http://www.JewishWorldReview.com | Sen. Dianne Feinstein began her war on allergy and cold sufferers in 2005. In an effort to prevent small-time dealers from buying allergy and cold drugs and cooking them into methamphetamine, she pushed through legislation requiring consumers to show identification before purchasing products with pseudoephedrine — otherwise known as the good allergy drugs, known only to those who know enough to ask for them.

Now Feinstein wants to make you get a prescription from a doctor before you buy these drugs.

In 2005, I thought Feinstein's Combat Methamphetamine Epidemic Act wrongly punished law-abiding citizens by limiting their access to over-the-counter medications. A spokesman for Di-Fi told me the legislation would prompt the pharmaceutical industry to find "alternatives to pseudoephedrine."

The industry found those alternatives. They just don't work so well as the old stuff. Nonetheless, Feinstein, a committed drug warrior, thought the downside for allergy and cold sufferers was worth the trade-off.

Now she's at it again. The Government Accountability Office reported a decrease in meth lab incidents in Oregon and Mississippi after those states passed laws requiring purchasers to present a doctor's prescription.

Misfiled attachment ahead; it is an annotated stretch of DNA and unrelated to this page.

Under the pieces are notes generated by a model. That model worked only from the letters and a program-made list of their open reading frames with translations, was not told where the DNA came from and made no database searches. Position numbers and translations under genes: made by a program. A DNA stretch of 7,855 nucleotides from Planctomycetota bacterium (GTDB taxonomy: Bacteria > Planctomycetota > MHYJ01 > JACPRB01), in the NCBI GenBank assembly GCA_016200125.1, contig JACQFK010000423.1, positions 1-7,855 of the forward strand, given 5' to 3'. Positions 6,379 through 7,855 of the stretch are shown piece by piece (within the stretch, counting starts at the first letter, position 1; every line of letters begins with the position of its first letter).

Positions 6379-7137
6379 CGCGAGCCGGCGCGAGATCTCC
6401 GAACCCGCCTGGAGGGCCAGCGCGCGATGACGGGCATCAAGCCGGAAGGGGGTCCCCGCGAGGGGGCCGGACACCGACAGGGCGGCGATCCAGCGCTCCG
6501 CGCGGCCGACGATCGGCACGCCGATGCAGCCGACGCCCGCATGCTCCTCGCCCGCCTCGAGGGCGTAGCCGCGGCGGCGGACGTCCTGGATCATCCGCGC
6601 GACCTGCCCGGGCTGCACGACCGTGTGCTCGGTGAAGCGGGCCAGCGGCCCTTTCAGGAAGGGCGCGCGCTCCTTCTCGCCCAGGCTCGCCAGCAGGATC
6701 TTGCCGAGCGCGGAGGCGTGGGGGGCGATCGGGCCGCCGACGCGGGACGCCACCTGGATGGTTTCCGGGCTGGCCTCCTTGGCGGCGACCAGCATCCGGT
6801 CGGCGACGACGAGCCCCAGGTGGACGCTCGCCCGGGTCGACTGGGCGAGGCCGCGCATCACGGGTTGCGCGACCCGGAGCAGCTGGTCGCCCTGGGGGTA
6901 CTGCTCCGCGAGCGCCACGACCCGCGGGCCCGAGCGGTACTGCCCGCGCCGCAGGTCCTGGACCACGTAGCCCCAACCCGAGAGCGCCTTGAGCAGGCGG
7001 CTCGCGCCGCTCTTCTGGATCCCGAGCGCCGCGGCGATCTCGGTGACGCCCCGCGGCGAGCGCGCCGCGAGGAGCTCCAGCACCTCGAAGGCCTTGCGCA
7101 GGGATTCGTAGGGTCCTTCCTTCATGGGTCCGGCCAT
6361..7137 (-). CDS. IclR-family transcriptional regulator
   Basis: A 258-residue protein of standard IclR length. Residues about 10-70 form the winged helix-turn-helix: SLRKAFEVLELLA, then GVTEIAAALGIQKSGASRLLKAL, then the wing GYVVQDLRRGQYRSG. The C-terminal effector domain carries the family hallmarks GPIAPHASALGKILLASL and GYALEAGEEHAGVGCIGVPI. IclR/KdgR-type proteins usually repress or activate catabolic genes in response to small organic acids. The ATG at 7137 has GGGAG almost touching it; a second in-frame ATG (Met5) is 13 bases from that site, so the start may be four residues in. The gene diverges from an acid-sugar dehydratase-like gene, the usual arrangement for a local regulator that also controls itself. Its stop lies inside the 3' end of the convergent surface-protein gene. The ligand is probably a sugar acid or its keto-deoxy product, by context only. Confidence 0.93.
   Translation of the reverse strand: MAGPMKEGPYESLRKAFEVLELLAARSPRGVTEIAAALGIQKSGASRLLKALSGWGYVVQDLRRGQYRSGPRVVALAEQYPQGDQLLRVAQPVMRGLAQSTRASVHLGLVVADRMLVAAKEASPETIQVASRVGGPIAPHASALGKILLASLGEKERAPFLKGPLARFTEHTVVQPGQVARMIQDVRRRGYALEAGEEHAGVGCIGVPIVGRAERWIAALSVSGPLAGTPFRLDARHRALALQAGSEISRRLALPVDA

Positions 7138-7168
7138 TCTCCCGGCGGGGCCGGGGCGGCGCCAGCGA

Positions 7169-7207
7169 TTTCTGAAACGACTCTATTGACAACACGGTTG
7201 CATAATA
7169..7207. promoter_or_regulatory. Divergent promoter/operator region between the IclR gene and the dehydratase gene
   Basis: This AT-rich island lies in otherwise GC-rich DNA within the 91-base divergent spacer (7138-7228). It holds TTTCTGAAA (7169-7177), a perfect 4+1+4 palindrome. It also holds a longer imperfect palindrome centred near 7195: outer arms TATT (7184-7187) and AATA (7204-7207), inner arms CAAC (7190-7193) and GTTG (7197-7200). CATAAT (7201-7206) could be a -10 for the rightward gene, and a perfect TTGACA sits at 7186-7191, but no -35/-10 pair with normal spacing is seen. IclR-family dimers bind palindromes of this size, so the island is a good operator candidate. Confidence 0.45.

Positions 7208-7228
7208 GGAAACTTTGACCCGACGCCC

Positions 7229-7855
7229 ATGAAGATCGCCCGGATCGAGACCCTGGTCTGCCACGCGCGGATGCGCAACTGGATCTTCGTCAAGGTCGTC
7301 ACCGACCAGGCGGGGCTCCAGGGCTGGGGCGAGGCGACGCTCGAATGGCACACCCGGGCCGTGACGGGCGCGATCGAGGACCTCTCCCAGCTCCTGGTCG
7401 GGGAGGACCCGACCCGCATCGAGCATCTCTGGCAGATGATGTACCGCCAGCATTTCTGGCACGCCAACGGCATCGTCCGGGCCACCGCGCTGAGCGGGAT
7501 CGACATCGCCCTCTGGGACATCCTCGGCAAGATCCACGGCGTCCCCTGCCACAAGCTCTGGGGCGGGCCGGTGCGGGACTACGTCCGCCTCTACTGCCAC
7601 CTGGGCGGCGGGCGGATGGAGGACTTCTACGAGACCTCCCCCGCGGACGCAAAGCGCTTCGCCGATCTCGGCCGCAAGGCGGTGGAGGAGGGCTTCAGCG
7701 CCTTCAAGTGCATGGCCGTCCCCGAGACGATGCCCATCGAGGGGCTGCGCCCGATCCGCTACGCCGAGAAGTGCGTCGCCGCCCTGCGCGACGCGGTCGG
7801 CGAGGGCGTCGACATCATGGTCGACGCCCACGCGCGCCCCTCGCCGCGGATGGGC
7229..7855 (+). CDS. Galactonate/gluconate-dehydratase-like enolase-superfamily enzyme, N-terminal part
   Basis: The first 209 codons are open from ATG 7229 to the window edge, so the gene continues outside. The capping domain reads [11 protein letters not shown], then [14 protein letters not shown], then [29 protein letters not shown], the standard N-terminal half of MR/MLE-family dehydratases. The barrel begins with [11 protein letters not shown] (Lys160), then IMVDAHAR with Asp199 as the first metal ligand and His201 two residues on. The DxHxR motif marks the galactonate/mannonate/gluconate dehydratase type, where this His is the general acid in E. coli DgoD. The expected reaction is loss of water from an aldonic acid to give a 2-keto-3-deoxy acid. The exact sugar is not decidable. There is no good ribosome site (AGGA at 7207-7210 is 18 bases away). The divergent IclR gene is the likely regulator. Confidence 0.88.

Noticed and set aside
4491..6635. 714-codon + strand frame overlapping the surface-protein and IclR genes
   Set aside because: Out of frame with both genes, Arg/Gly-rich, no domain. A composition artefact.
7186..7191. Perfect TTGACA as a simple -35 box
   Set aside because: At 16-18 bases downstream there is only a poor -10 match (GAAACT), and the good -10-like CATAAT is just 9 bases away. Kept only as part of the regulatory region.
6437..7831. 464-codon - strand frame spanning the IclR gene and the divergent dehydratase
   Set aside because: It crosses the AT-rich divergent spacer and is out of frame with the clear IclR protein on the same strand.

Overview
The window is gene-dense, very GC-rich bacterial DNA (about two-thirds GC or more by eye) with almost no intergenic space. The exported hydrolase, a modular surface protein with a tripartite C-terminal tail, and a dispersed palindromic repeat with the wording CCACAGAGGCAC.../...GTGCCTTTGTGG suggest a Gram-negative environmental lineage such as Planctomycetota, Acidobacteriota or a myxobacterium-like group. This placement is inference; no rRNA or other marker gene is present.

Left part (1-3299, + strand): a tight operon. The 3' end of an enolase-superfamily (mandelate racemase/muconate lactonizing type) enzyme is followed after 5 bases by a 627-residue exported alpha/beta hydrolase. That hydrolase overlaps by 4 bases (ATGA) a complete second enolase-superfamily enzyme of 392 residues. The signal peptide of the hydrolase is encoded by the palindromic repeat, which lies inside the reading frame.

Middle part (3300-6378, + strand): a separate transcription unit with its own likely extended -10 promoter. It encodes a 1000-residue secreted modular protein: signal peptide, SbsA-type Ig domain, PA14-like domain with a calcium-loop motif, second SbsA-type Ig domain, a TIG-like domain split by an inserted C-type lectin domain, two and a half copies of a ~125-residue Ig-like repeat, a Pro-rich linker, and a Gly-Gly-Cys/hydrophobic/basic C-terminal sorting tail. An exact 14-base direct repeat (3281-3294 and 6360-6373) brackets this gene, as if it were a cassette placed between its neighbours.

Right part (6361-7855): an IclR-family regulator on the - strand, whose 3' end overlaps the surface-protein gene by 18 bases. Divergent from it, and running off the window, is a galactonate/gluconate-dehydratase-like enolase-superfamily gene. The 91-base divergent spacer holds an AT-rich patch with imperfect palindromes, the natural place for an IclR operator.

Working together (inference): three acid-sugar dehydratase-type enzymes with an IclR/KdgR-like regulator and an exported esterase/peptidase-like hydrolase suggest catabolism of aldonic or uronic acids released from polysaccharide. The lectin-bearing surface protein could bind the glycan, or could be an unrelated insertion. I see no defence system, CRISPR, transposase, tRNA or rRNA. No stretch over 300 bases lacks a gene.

Feinstein crowed, "It's time to redouble our efforts to prevent these products from falling into the wrong hands by expanding these common-sense laws to all 50 states."

That's right. You have to contact a doctor because Feinstein thinks her 2005 law didn't do enough.

The drug trade has shown itself to be crafty in maneuvering around drug laws. The 2005 law required a buyer to show a driver's license. Would-be manufacturers started "smurfing" — sending recruits to multiple retailers to buy pills. Users started using the "shake and bake" method to produce small batches of meth in 2-liter plastic jugs.

The biggest beneficiaries of the Feinstein law, said Bill Piper of the anti-drug war Drug Policy Alliance, are Mexican drug cartels; Washington stomped on their competition. The Drug Enforcement Administration estimates that Mexico supplies as much as 80 percent of the methamphetamine in the United States.

Thus, a decline in meth lab incidents doesn't indicate a decline in methamphetamine use. According to a state report, Oregon's methamphetamine use "remains at a high level in the state," and 61 percent of Oregon law enforcement officers see methamphetamine as their area's greatest drug threat. California, Washington, Idaho and Nevada also experienced drops in meth lab incidents.

"We want to stop crime, but we don't want to force busy families to have to take time off work to see a doctor," sighed Elizabeth Funderburk of the Consumer Healthcare Products Association. Cold sufferers could call their doctors to get a prescription, and maybe they'd get one without much delay or expense. But because a prescription requirement won't hamper Mexican cartels, why stick it to law-abiding Americans?

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© 2013, Creators Syndicate